PSB'99 Final Call for Full Papers

Larry Hunter hunter at nlm.nih.gov
Thu Jul 16 23:01:42 EST 1998


                         FINAL CALL FOR FULL PAPERS

  PSB full paper submissions (qualifying for plenary oral presentations) are
  due July 13.  Short extensions may be possible -- contact the individual
  session chairs (see below) for details.


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^                                                                          v
^              Call For Papers, Abstracts and Demonstrations               v
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^                                 for the                                  v
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^                    Pacific Symposium on Biocomputing                     v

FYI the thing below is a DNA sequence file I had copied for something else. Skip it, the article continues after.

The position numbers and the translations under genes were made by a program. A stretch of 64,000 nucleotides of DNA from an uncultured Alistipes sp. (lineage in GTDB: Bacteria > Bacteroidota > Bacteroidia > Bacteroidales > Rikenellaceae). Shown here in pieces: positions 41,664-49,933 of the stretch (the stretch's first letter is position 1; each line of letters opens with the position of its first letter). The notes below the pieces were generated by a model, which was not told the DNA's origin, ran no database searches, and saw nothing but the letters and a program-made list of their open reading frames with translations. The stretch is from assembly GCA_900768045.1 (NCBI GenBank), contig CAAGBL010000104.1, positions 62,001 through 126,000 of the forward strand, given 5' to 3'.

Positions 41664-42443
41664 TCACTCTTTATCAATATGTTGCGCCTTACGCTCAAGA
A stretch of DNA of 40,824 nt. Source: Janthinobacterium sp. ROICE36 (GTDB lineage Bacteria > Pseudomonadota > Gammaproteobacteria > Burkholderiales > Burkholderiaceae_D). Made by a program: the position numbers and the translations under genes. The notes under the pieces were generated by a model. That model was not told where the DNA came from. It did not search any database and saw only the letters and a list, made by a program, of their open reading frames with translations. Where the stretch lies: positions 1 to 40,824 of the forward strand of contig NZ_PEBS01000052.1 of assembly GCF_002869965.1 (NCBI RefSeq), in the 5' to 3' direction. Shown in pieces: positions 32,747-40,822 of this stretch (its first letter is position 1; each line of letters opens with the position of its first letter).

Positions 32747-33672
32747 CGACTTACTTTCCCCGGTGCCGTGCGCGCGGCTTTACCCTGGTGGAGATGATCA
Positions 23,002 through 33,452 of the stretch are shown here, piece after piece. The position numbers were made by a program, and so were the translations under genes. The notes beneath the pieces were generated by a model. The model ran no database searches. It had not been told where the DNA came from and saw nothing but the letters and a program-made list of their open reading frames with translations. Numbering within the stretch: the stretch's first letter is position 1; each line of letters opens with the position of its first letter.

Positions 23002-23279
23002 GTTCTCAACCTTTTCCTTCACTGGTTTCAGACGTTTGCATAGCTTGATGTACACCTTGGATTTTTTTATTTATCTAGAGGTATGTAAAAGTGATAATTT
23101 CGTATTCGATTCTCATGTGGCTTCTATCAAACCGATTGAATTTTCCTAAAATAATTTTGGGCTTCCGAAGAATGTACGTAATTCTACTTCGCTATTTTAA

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^             Mauni Lani, Big Island,  Hawaii - January 4-9, 1999          v
^                                                                          v
^                      URL:  http://www.cgl.ucsf.edu/psb                   v
^                                                                          v
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The fourth Pacific Symposium on Biocomputing (PSB), will be held January 4-9,
1999 on the Big Island of Hawaii.  PSB will bring together top researchers
from North America, the Asian Pacific nations, Europe and around the world
to exchange research results and address open issues in all aspects of
computational biology.  PSB will provide a forum for the presentation of
work in databases, algorithms, interfaces, visualization, modeling and other
computational methods, as applied to biological problems, with emphasis on
applications in data-rich areas of molecular biology.  PSB intends to
attract a balanced combination of computer scientists and biologists,
presenting significant original research, demonstrating computer systems,